Celebrating Tinth and Christmas at one and the same time.
In 2016 the Counties of Cornwall and Devon staged some fabulous events to celebrate Tinth. Marking the tenth anniversary of Cornish Mining and mining sites in Cornwall and Devon achieving World Heritage Site status in 2006.
An appropriate time for me to re-visit tin mining as a subject to paint, one which I have not really covered much since my 2009 Cornwall Mines and Monuments, Cornwall Heritage Exhibition. Tinth has a special resonance with me given my own personal family mining heritage. Not only Tin Mining as a motif to paint, I am also privileged to have worked in two of the last operating Cornish Tin Mines, Wheal Jane – the subject of the painting – and Mt Wellington Mine. Furthermore because my mother was one of 3 girls and born at a time when women no longer worked in the industry, hers is the only generation in my family going back to before the English Civil War that was not employed in the tin mining industry.
For at least 400 years, and probably much further back, every single generation on my mothers side, with the exception of her and her two sisters, worked in the Cornish Mines right up to and including me.
As the year comes to an end and in yet another break from my usual tradition of sending out ‘Cosmic Christmas’ cards I have used my recently completed Tinth painting ‘Tinth ~ Wheal Jane Mine’ as the basis for my 2016 Christmas Card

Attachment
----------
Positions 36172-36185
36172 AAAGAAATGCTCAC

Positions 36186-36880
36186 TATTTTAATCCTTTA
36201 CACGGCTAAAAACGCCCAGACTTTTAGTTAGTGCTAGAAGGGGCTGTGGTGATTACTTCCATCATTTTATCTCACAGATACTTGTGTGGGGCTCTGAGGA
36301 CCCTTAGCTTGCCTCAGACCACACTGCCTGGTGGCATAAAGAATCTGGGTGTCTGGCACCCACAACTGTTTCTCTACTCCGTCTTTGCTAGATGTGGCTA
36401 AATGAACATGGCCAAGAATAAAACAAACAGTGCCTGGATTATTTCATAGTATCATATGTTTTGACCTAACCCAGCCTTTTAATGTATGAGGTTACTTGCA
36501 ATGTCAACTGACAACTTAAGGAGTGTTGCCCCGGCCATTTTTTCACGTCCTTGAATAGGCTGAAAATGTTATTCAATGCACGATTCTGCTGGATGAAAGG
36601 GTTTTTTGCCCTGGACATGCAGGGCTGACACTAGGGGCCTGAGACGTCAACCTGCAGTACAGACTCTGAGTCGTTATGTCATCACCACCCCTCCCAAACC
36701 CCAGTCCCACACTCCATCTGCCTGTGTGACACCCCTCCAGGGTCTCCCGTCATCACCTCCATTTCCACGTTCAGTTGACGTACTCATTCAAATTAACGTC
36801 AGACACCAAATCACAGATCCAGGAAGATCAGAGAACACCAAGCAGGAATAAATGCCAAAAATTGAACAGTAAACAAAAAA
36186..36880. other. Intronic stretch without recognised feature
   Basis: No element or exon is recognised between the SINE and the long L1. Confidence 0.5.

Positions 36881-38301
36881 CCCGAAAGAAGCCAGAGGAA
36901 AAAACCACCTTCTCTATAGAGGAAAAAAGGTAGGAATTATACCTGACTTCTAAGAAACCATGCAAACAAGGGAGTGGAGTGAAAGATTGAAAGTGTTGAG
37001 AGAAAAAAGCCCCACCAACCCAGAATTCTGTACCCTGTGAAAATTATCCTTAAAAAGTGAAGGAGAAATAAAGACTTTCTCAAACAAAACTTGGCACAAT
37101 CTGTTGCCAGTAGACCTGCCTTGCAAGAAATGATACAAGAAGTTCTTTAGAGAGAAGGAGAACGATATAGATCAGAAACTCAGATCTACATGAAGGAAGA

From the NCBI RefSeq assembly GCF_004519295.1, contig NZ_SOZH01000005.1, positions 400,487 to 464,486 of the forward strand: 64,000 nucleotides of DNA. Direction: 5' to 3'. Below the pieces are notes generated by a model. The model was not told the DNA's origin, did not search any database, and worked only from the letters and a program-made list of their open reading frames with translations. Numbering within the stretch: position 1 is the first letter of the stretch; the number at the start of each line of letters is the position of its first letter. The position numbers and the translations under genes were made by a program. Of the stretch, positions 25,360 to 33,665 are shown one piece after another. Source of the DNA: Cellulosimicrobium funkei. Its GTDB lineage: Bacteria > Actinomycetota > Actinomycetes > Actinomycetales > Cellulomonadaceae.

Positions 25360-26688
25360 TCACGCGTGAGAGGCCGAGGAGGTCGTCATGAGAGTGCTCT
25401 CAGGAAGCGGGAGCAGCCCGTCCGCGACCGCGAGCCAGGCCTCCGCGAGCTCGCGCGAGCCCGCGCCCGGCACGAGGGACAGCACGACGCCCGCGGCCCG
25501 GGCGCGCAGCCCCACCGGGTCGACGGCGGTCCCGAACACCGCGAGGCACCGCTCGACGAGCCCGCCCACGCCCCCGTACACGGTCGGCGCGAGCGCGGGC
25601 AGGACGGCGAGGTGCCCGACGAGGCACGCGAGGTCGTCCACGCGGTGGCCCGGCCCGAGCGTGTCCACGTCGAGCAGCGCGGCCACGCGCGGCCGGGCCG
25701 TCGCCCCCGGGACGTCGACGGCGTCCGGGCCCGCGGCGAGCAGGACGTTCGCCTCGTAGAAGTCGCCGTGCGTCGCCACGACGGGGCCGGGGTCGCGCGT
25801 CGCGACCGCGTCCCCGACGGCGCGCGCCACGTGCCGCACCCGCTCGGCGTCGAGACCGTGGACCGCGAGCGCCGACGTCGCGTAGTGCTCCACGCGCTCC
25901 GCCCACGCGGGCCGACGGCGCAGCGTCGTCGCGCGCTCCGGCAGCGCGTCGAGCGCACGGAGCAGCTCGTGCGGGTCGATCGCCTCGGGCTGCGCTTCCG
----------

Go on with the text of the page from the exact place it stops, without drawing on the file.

‘Tinth – Whean Jane Mine’ is my celebration of the tenth anniversary of World Heritage Stutus for our tin mining industry. It is also a celebration of the blood , sweat and hard work of an exceptional breed of men who have gone before. It is a celebration of an industry that created great wealth for Cornwall and Cornish folk but sadly took the lives of many.
Furthermore “Tinth – Wheal Jane Mine” is especially dedicated to my late grandfather Edward Henry “Eddie” Date who worked East Pool and South Crofty Mines. It is also an homage to my Great, Great Uncle Nicholas Date who carried his 25 yo pal Thomas Kessell back to the surface after a mining accident involving a chain breaking on a kibble at 220 fathoms in Dolcoath Mine in March 1863. This was in the Wheal Harriett part of the mine but during the accident Thomas fell a further 10 fathoms and Nicholas went down to get him and tried to save his life and carried him back up to the top with as much speed as he could . Thomas never recovered consciousness and died minutes after he had been brought back above ground. Finally the painting is also for my Great, Great, Great Uncle Nicholas Date Junior who blew himself up in a dynamite accident underground at Wheal Vor in November 1838.
An apt reminder of the power and glory of a bygone industry and the bold and fearless men and women behind it.
I am proud to share “Tinth – Wheal Jane Mine” as my Christmas Card for 2016, and as usual it goes out to my loyal patrons, friends, and supporters of my art both here in the UK and the rest of the world.
Happy Christmas One And All.